Shapoval told the Blade a Russian missile hit a nine-story civilian building in the city.

“I had the worst day of my life because I knew that my mom was going to Dnipro,” he said.

Shapoval said the building the missile hit struck was close to his grandmother’s home.

“I was so horrified,” he told the Blade. “I was trying to call her to get in touch. She was not answering at all.”

Shapoval said his grandmother called him several hours after the attack. She told him the missile strike damaged the city’s communications infrastructure.

“It’s pretty horrible,” said Shapoval.

Shapoval spoke with the Blade hours before Ukrainian President Volodymyr Zelensky signed a controversial conscription law that seeks to replenish the country’s military. Zelensky last month also enacted a statute that lowers the minimum draft age from 27 to 25.

Shapoval said he does not want to go into the military, and has thoughts that he would die in the war. Shapoval also told the Blade he does not watch news reports about Ukraine because they exacerbate his depression.

“Just seeing these buildings destroyed and sometimes (at night when) people are sleeping there, or also (seeing) news about kids being stolen into Russia and then brainwashed there in these camps … is really bad,” he said.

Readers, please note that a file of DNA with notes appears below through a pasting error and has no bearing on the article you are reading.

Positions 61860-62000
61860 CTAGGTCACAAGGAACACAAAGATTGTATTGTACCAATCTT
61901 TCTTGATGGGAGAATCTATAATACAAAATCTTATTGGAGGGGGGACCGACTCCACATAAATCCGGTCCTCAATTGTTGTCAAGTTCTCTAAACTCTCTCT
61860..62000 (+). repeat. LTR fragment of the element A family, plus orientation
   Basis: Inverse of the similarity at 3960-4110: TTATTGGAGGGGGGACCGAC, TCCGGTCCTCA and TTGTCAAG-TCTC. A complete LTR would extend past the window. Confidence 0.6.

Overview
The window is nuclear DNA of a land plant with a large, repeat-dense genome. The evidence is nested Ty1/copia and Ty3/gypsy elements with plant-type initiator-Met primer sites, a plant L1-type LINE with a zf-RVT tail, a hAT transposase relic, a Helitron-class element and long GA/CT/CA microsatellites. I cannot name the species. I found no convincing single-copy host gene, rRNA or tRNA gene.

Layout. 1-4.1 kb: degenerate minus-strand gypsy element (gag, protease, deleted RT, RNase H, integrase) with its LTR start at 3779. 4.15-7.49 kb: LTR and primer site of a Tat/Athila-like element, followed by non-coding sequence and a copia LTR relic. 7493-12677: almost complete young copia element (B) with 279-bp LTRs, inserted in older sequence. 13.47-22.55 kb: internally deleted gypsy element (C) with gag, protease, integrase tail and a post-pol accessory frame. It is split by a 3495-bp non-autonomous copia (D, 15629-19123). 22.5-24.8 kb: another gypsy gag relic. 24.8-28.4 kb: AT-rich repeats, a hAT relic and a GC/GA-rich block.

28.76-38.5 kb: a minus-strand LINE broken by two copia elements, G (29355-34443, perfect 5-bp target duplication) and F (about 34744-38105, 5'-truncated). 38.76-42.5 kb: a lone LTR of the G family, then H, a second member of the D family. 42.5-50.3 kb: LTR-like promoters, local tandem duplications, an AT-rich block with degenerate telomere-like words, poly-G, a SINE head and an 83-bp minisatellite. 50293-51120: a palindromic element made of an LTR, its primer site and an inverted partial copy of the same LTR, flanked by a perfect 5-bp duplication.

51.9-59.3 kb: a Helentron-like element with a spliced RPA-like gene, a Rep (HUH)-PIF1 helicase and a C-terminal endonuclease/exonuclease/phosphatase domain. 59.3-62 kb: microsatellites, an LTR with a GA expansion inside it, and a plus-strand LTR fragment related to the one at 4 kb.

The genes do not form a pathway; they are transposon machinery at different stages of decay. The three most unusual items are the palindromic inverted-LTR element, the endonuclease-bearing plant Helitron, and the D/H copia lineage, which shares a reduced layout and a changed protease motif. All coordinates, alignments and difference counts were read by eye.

Dmytro Shapoval in Berlin on July 22, 2022. (Washington Blade photo by Michael K. Lavers)

‘You’re a white refugee, so everything’s fine’

Shapoval noted support for Ukrainian refugees in Germany has begun to wane.

He recalled a conversation he had at a queer bookstore in Berlin’s Kreuzberg neighborhood during which someone who he described as German asked him what its like to be a refugee.

“Without even letting me answer without any space, he’s like, ‘Oh, but you’re a white refugee, so everything’s fine,'” recalled Shapoval.

Hamas on Oct. 7, 2023, launched a surprise attack against Israel. 

Shapoval said the Israel-Hamas war in the Gaza Strip has pushed the conflict between Ukraine and Russia and the plight of Ukrainian refugees out of the headlines. He also recalled an exchange he had with a Syrian woman with whom he had become friends in Berlin after Oct. 7.

Shapoval said she wrote in an Instagram post that “one or two years of war in Ukraine, this amount of kids died and two months of war in Palestine, this amount of kids died.”

“I’m like, what the fuck is that?” he recalled. “It’s not a competition of dead babies.”

“The fact you put two in comparison already makes one side less valuable and one side more valuable, but it’s also different pain,” added Shapoval. “I know that it is also horrible there … it seems like people are not understanding that.”

Shapoval said he reached out to her and tried to explain his perspective.

“It’s a bit hard right now,” he told the Blade.